Table 2. Clinical and genotypic characteristics of C. difficile non-toxigenic strains isolated from patients with hospital-acquired diarrhea.
Once we selected NTCD strains we compared their colony morphology after growing them for 5 days in BHI agar plates. Our results showed that colonies of NTCD were usually larger than colonies of toxigenic strains, and presented more ruffled edges (Figure 1), with some strains displaying highly branched colonies like strains MX113 and MX249. The size of NTCD colonies had an average of 1.89 cm, while toxigenic colonies had an average of 0.65 cm, a difference that was statistically significant (p < 0.05). Among the NTCD strains no difference in size was observed between those cdtB+cdtA+tcdB+ and those cdtB−cdtA−tcdB−.
Figure 1. Colony morphology of non-toxigenic C. difficile (NTCD) strains. Strains were grown in BHI media for 7 days in anaerobically atmosphere as described previously. Bar = 1.0 cm.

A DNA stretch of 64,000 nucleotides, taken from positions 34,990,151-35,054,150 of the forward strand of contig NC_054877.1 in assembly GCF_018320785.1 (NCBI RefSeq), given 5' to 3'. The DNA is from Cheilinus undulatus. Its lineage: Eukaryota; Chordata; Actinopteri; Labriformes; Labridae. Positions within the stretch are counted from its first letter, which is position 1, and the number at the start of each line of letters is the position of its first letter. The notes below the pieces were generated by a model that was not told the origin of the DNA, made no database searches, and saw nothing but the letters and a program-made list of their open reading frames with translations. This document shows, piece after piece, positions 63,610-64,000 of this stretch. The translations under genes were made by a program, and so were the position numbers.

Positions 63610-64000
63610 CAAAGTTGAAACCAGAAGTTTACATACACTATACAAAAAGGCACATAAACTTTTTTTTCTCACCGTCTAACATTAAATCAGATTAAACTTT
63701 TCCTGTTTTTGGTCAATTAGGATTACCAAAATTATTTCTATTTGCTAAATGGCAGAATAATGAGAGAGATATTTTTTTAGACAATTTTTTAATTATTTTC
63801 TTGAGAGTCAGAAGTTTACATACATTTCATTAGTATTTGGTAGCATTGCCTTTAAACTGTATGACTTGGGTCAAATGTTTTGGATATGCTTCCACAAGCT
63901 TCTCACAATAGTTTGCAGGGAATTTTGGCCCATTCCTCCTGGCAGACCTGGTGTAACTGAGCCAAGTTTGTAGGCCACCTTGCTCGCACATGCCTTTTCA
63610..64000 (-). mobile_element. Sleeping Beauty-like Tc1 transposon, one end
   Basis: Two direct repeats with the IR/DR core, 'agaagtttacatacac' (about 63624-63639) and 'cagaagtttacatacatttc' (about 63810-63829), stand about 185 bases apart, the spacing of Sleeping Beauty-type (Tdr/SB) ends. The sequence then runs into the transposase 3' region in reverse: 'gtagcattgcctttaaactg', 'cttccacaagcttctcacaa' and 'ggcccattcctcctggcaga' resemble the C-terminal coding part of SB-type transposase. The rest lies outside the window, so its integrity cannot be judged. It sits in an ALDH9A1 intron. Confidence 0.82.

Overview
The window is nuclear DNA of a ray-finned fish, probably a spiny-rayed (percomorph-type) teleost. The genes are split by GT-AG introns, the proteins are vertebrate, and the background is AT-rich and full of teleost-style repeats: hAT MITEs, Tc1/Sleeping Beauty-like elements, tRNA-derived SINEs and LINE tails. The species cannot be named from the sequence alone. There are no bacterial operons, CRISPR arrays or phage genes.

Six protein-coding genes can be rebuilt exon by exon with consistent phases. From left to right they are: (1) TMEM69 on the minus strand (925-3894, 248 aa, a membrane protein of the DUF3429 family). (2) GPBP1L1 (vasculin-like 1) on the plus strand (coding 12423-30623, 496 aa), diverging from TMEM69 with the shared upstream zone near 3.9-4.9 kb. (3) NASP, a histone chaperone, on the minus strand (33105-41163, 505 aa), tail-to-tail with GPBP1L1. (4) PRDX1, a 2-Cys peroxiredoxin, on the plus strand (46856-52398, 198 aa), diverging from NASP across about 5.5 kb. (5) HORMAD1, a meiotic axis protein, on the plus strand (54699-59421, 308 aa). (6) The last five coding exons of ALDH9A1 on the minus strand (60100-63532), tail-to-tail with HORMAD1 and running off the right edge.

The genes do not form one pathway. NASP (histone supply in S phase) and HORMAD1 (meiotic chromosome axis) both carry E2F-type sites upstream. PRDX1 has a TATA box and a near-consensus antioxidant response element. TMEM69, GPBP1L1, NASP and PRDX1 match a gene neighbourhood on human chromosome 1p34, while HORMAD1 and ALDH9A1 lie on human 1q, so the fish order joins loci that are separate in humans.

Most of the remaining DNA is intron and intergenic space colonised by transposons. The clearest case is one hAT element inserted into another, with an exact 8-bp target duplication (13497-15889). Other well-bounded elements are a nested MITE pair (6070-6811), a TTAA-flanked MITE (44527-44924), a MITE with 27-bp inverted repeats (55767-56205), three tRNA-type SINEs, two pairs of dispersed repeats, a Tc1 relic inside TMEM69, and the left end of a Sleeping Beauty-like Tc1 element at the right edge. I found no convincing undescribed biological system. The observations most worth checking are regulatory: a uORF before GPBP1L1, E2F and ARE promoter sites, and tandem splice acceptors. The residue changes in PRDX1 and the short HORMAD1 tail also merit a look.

Non-toxigenic C. difficile strains were tested for sensitivity to clindamycin, metronidazole, levofloxacin and vancomycin using the threshold suggested by EUCAST and CLSI: >16 μg ml−1 for Clindamycin, >2.0 μg ml−1 for metronidazole, >2.0 μg ml−1 for vancomycin, and >4.0 μg ml−1 for levofloxacin. NTCD strains with the cdtB+tcdA+tcdB+ genotype showed a significantly increase resistance to metronidazole (p < 0.05) (Figure 2) when compared with cdtB−cdtA−tcdB− and with the cytotoxigenic strains. Cytotoxigenic strains presented higher resistance to levofloxacin and clindamycin than the NTCD strains, although difference did not reach statistical significance.